Listening to emotion: Auditory processing and the amygdala

Amy Irwin, Phillip E. Gander, Deborah A. Hall*

*Corresponding author for this work

Research output: Chapter in Book/Report/Conference proceedingChapter

3 Citations (Scopus)


The amygdala is a major neural structure engaged in coding the emotional content of multi-modal signals. Processing emotional cues and using this information to mediate behavioural responses are two essential aspects of human-environment interaction. The focus of this chapter is on the role of the amygdala in processing the emotional meaning of auditory stimuli. Two major classes of sounds are discussed: external sounds in the environment (urban soundscapes) and internalised 'phantom' sounds (tinnitus). Auditory perception has been studied using single sound source clips, or acoustically richer, more naturalistic soundscape recordings. Typically, brain imaging studies of emotionally evocative sounds have focused on examining unpleasant or aversive single-source sounds relative to neutral sounds. Reports of an amygdalar response to pleasant sounds are less consistent. One recent study sought to report the neural basis of a cognitive response to a wide range of natural urban soundscapes using functional magnetic resonance imaging (fMRI). Results indicate that soundscapes evoking a positive or negative emotional response resulted in a pattern of neural activity, including the amygdala. This work is discussed in relation to the importance of the amygdala in processing the external acoustic environment. The amygdala also plays a role in processing subjective =phantom' sounds and has been proposed in models of tinnitus to account for the emotional distress that can occur for some sufferers. Recent evidence points to the involvement of limbic regions, particularly the amygdala, in tinnitus pathogenesis. Preliminary results from an ongoing fMRI study on the involvement of the amygdala in tinnitus are presented and discussed in relation to theories about the emotional aspects of the condition. The final section of this chapter discusses the technical constraints inherent in utilising fMRI to measure brain activity in both the amygdala and auditory cortex, with the aim of aiding future research in this area.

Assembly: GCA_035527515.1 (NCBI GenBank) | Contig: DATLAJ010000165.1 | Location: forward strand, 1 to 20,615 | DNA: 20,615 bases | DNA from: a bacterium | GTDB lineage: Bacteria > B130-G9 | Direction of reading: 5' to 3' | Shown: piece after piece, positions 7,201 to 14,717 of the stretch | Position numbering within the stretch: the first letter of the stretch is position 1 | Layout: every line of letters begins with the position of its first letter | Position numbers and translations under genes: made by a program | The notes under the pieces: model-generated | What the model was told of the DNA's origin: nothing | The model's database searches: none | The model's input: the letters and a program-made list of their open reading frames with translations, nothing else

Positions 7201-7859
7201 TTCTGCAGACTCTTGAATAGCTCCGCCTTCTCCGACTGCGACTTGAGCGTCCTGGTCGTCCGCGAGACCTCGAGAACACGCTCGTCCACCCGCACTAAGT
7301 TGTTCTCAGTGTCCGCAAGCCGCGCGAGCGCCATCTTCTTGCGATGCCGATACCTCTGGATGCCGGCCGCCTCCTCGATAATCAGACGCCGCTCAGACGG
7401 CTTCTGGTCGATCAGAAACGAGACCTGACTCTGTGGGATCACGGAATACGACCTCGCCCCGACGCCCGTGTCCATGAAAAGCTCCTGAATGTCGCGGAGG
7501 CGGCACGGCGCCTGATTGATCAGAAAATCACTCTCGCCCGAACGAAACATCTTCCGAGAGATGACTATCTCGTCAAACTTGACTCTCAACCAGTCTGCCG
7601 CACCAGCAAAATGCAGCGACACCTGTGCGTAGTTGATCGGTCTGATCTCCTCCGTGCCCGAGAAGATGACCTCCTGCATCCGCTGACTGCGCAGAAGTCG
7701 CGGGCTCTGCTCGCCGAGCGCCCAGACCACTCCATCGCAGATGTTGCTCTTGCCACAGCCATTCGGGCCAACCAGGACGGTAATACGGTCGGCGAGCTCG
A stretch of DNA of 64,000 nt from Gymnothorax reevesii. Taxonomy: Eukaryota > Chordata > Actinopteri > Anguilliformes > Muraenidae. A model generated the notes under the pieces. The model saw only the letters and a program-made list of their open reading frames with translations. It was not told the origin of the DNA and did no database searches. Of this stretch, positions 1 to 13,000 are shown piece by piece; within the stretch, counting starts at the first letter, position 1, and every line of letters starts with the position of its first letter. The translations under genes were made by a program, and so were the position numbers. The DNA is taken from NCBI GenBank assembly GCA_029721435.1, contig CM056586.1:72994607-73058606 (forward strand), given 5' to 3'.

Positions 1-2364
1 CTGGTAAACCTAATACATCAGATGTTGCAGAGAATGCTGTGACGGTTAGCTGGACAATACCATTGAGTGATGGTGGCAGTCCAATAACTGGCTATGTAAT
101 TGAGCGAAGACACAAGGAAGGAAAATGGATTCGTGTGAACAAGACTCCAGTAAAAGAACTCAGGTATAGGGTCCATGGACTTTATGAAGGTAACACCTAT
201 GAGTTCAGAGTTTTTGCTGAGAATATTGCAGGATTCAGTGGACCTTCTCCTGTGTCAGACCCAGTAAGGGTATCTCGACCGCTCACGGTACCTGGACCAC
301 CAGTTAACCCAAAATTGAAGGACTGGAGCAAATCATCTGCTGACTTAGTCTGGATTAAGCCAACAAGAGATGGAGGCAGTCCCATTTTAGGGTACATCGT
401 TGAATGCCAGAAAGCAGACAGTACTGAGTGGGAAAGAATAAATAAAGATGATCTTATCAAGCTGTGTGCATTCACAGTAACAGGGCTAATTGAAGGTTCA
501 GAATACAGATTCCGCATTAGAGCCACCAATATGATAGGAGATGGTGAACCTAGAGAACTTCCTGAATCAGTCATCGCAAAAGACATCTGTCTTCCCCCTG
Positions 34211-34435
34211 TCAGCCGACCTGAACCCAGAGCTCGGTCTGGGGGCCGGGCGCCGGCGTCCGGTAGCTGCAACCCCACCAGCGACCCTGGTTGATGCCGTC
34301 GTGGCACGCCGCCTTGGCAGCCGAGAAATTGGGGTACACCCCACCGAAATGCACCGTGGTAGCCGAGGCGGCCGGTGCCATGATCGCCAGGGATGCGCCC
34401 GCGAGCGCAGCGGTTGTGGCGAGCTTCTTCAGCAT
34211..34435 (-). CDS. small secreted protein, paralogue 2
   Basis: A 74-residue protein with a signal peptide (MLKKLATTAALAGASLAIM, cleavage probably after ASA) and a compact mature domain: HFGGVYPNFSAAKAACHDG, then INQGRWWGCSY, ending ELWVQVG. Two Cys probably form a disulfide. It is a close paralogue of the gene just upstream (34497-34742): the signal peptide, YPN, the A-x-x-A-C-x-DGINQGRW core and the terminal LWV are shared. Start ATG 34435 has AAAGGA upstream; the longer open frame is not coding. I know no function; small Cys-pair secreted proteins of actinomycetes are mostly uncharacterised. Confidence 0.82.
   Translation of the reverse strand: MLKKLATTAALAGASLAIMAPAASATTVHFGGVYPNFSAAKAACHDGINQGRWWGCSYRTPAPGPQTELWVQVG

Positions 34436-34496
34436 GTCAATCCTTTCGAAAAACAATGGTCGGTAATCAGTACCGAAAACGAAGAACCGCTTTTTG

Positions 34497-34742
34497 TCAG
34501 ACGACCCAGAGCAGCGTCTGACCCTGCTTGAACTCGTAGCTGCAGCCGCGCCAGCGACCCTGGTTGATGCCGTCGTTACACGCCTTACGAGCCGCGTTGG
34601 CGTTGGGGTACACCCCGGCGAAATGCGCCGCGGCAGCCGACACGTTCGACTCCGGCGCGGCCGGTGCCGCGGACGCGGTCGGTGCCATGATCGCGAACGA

Original languageEnglish
Title of host publicationInsights into the Amygdala
Subtitle of host publicationStructure, Functions and Implications for Disorders
PublisherNova Science Publishers
Number of pages21
ISBN (Print)9781622570119
Publication statusPublished - Sept 2012

ASJC Scopus subject areas

  • Medicine(all)
  • Neuroscience(all)


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